Trigeminal neuralgia can be diagnosed on symptoms alone, but they may decide to order a more detailed MRI (3D CISS) to look for veins or arteries compressing the nerve.
Depending on your particular symptoms, they may want to send you for further testing, like blood tests. Trigeminal neuralgia cannot be diagnosed through a blood test, but other conditions with symptoms including nerve pain can. Mine sent me to see a maxillofascial surgeon, as he suspected tempero-mandibular jaw disorder, which causes similar pain to trigeminal neuralgia. If your neurologist sends you for further testing, they will suspect, or want to rule out other conditions that blood tests do show. If this happens, ask your neurologist what they are looking for.
If you don’t understand something they say, ask them to explain – or have your support person do the talking and recording if you are in too much pain to manage yourself.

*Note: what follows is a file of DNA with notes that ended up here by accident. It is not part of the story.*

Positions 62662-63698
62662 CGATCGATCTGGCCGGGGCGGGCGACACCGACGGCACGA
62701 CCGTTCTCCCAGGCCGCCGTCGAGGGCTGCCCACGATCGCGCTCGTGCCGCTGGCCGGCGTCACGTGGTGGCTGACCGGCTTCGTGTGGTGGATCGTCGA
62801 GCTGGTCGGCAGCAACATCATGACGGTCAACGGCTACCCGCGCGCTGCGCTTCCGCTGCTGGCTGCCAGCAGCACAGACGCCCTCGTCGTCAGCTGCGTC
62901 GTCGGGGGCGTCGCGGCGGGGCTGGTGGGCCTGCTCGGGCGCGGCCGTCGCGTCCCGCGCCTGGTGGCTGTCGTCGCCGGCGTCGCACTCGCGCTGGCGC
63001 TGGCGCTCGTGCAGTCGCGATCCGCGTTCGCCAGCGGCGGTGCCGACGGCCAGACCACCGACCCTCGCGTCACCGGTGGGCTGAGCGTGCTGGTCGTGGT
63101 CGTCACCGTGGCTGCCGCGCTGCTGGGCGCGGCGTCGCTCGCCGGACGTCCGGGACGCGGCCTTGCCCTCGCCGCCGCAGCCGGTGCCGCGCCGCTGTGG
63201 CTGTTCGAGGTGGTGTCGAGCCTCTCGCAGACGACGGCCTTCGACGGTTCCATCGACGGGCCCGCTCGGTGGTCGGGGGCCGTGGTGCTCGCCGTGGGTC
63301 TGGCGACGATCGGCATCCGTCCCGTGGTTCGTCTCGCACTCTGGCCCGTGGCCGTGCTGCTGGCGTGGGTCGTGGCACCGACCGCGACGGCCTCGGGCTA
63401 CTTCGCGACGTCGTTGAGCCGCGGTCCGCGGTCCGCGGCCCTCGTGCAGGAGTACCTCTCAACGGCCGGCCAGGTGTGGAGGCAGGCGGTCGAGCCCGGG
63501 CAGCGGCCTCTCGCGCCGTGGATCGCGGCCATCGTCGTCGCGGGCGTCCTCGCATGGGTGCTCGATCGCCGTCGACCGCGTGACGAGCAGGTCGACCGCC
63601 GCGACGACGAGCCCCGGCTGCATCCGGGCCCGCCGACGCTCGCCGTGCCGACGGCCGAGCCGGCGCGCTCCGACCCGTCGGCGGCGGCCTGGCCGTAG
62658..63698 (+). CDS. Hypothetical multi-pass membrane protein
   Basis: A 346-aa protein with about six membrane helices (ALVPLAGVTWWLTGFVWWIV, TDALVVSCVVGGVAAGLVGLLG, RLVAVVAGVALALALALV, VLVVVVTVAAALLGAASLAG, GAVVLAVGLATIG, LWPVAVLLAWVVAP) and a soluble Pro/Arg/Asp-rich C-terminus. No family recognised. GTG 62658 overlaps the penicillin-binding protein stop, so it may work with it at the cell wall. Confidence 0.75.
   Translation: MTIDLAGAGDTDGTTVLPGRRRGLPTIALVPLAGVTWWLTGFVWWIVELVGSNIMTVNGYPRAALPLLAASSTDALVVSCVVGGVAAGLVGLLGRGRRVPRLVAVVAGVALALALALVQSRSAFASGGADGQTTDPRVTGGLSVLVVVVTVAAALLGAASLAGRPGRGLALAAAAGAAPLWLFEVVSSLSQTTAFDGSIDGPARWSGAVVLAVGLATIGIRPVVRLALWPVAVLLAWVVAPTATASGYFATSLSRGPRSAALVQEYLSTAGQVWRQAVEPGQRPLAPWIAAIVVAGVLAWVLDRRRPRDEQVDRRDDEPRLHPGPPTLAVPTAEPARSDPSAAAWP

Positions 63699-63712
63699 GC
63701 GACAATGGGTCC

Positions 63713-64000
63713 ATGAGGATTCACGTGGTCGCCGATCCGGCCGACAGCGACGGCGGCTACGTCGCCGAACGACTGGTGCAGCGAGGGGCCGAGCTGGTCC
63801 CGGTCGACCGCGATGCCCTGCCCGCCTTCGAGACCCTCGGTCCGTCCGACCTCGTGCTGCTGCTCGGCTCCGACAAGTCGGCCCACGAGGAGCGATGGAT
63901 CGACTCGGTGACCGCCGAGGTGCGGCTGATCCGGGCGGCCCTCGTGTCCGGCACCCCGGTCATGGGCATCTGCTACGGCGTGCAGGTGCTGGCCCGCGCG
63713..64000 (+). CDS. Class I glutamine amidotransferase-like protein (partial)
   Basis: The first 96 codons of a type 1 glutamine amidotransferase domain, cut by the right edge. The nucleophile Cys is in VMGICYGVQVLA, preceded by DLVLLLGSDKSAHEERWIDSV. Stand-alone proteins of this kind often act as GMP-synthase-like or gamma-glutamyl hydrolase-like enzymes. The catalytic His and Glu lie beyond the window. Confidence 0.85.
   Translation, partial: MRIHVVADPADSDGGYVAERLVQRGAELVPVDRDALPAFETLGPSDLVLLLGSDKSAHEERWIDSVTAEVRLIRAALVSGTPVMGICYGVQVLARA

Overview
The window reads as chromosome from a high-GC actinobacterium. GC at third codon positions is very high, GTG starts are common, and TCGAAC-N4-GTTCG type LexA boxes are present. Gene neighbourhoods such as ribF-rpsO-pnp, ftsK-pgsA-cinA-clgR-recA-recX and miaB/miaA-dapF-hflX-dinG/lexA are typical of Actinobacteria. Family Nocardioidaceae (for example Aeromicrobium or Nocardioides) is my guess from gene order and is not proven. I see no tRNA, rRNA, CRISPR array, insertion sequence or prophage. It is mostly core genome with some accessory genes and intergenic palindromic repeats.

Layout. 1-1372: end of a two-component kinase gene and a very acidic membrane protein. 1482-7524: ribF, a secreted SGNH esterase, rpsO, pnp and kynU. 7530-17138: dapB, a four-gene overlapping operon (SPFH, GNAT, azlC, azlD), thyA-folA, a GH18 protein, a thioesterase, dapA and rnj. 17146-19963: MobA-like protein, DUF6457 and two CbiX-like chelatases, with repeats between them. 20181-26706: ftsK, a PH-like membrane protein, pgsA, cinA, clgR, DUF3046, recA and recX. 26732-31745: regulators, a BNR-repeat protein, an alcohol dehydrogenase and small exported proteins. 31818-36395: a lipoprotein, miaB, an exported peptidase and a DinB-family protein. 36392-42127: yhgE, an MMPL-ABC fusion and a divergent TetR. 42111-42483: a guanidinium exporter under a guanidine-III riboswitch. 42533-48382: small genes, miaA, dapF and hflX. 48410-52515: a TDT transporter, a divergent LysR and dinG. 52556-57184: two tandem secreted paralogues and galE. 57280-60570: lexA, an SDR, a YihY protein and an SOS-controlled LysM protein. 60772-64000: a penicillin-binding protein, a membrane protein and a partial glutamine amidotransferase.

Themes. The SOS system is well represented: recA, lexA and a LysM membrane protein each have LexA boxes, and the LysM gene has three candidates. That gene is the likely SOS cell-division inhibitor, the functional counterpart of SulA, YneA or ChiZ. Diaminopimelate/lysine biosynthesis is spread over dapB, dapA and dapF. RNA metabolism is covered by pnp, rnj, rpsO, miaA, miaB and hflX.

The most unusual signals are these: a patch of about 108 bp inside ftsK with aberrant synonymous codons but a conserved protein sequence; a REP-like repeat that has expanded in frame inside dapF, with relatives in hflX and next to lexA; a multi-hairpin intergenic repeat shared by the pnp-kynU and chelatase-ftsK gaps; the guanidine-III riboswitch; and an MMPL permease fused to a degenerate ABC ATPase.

What treatment can I expect the neurologist to prescribe?
Neurologists usually prefer to start treatment with a non-invasive approach, that is, using medicine rather than surgeries or procedures. The most effective medicines for trigeminal neuralgia are anti-convulsants and the first choice is usually Tegretol (Carbemazepine) or Gabapentin (Neurontin). They may also prescribe you with a muscle relaxant such as Baclofen, and or an anti-depressant such as amytriptyline.
It is rare that a newly-diagnosed person will be advised to try surgery straight away, as it is riskier, but if your neurologist feels meds aren’t the best route for you, then they could refer you on to a neurosurgeon to discuss surgical options.
Will any neurologist do?
Not all neurologists are created equal! Even within the neurology field there are different specialisms.
Don’t be afraid to ask for a neurologist experienced in treating trigeminal neuralgia.
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The better prepared you are with accurate and relevant information,
the easier it will be for the neurologist to make a correct diagnosis.